Tuesday, August 30, 2016
Miki's Hope Reviews Brae MacKenzie
This book may throw you a bit--and although I am pretty sure it is an allegory in parts I will definitely be reading it again.
Depression is a terrible illness and Brae Mackenzie seems to be deeply depressed. Nothing is bringing her joy--her Mom died when she was very young and her husband just died. She goes deeper and deeper into a depressed state. Her Father finally notices and gives her a letter-a family heirloom-a letter written to Brae by her Grandmother. It is a treasure map--but where will it take her?
She goes to Scotland where her family originated-and with the help of the dour Scot Daemon--follows the trail of the treasure map. What she finds at the end is where the allegory will become apparent!
I truly enjoyed this book and believe it may help others and that everyone will enjoy the story!
About the Book: (from Amazon)
Brae MacKenzie, a successful San Francisco painter, is a woman who seems to have it all but who's felt a sense of loss and longing since childhood. Her artistic passion hasn't filled that void, and with the untimely death of her charismatic husband, the old pain resurges.
Brae's father senses his daughter's pain and before she embarks for an exhibit in England he hands her a family heirloom hidden away for years...a letter: "Since you are still among the living, your heart is not broken...follow the map," Brae reads, "to Scotland."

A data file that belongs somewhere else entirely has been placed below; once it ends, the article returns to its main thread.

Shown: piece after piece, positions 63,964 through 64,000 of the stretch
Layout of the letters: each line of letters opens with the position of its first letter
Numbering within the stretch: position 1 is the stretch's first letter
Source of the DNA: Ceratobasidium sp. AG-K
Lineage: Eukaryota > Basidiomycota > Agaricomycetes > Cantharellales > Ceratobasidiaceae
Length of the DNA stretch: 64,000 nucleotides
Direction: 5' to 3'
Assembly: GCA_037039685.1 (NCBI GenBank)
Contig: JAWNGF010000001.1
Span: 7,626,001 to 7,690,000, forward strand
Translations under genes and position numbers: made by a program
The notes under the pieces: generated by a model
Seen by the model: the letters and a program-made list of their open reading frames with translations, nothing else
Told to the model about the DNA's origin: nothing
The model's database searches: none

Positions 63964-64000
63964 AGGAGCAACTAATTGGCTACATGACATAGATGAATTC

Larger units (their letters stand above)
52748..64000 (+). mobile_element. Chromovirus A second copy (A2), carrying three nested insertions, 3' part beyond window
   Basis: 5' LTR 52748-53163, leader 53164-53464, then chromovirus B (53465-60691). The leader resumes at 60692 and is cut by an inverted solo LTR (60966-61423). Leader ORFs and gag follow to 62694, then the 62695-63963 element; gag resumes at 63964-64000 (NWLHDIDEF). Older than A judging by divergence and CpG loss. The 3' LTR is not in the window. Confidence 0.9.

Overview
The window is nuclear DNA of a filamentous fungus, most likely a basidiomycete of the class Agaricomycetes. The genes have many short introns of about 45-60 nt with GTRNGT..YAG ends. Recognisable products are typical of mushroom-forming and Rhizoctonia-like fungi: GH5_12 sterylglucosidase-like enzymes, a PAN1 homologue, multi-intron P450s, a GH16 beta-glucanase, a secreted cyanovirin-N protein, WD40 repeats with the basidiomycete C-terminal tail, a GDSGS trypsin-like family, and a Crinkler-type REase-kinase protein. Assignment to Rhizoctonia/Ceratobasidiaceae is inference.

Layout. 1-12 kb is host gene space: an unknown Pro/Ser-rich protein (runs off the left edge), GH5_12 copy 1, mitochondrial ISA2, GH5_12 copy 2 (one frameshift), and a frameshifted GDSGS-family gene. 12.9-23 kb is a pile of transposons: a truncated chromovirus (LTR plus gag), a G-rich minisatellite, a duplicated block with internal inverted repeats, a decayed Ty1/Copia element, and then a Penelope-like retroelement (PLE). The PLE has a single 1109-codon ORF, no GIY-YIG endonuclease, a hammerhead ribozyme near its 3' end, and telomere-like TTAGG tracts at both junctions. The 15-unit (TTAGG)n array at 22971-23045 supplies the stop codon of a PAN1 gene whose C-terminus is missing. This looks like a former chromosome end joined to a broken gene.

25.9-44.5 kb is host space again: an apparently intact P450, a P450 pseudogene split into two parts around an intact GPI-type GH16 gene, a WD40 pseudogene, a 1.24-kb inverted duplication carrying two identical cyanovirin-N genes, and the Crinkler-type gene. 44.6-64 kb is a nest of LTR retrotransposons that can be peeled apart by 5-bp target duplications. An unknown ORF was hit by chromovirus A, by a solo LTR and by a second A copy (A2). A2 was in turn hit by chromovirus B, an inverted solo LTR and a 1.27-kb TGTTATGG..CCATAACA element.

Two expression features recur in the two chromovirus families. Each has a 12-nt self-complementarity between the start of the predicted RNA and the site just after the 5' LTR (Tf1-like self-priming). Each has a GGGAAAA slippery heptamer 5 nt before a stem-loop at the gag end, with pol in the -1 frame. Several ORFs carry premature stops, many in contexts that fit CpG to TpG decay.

The London exhibit, in its ultra-chic hollowness, prompts Brae into taking and advice of that bewildering letter. She hops a train for Glasgow.
When the train goes through a tunnel and emerges in an infinite forest of Scotch pines, descendants of the ancient Caledonian forest, Brae suddenly feels something. This is her stop; she just knows it.
She is met at the station by Damon, a stranger, or perhaps not. He becomes her own personal tour guide to the myths and history of a past she never knew--and to a romance she never dreamed of having. She had it all, beauty, love, wealth and fame, but her soul was empty. It wasn’t the loss of her perfect husband, her painting did not give her joy, she was empty inside, something was missing.
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